Related to this is the observation that you shouldn’t mix levels. Some things are in-sim/in-character, and should best be handled at that level. Some things are to do with real micronationalists and are best handled at that level. Micronational economies sometimes mix the two – for example requiring real micronationalists to pay currency to buy an in-sim car, to be able to drive around in-sim. That works in a detailed roleplaying scenario where each person represents a single character; but when people tend to represent broader units (like a state/territory) it breaks down. One can have an in-sim economy where transactions are handled in-sim with in-sim currency; and one can have a real economy where real micronationalists do real services for one enough for actual micronational currency. Both work, and both can be run concurrently, but mixing the levels (paying actual micronational currency for in-sim benefits) tends to just get weird.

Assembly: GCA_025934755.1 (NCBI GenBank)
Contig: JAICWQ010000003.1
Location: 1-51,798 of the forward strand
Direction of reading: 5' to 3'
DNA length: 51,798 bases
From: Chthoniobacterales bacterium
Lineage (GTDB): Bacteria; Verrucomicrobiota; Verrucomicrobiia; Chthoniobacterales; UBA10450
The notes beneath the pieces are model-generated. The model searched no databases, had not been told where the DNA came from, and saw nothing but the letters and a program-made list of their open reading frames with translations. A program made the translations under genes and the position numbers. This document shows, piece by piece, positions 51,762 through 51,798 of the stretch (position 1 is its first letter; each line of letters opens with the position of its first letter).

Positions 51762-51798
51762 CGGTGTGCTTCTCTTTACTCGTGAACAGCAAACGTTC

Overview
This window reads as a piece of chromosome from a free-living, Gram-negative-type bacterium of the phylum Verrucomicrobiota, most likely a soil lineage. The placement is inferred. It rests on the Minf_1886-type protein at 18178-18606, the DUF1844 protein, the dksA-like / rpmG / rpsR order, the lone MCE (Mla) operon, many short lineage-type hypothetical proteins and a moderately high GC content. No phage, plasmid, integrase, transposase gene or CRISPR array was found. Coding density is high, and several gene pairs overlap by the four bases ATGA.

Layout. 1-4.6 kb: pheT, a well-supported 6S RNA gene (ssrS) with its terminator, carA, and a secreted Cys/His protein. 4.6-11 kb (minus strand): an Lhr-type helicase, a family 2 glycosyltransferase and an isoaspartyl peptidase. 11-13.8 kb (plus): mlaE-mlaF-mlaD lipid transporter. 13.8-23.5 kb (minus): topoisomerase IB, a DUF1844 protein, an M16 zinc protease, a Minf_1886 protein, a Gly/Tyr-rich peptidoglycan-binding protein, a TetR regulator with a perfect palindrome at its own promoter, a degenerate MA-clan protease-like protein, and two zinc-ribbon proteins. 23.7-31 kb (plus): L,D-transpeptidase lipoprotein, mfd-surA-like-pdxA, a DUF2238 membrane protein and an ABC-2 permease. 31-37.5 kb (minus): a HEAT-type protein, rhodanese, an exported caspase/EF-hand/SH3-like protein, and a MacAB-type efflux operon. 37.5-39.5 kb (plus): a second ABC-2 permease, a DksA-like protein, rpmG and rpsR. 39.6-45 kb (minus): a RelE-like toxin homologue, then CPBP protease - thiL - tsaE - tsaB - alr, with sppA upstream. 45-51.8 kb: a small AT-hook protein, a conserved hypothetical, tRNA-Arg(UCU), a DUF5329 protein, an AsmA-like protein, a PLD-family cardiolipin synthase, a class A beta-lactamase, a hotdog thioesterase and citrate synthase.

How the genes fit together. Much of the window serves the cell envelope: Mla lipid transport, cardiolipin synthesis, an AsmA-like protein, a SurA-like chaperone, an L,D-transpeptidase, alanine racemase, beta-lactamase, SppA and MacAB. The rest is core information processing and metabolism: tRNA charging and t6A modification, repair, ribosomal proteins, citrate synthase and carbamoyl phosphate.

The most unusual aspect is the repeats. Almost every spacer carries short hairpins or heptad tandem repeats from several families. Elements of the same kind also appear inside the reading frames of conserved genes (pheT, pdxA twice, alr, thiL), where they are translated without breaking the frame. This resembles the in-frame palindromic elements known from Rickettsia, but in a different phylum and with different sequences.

A final consideration is how much of an economy can be helpfully automated. While there is a large time investment in coding up an automated system, once done, it can function with limited human involvement, which, importantly, means that it can normally survive without requiring an active micronationalist maintaining it. By contrast, any system which needs someone to crunch numbers every month or the like is far more prone to collapse when the key number-cruncher leaves or loses interest. A recent example of this is the Small Commonwealth Exchange (SCX). While it could potentially be put to more use with a real person checking on the micronational companies involved and adjusting their prices to reflect their development, as was originally planned, it is still fully functional without that. It is even possible to give different micronations access to modify companies on their national exchange, without needing the original programmer to do all of that. Likewise, for a simulated economy, a program to handle most/all elements of the simulation has considerable advantages over an actual person having to do the calculations each month or the like.

Questions Worth Asking

The above section explained a number of different principles of micronational economics, helpful to inform any prospective economic designers. We close with three good questions to ask of your economic plan before implementing, inspired by the above discussion: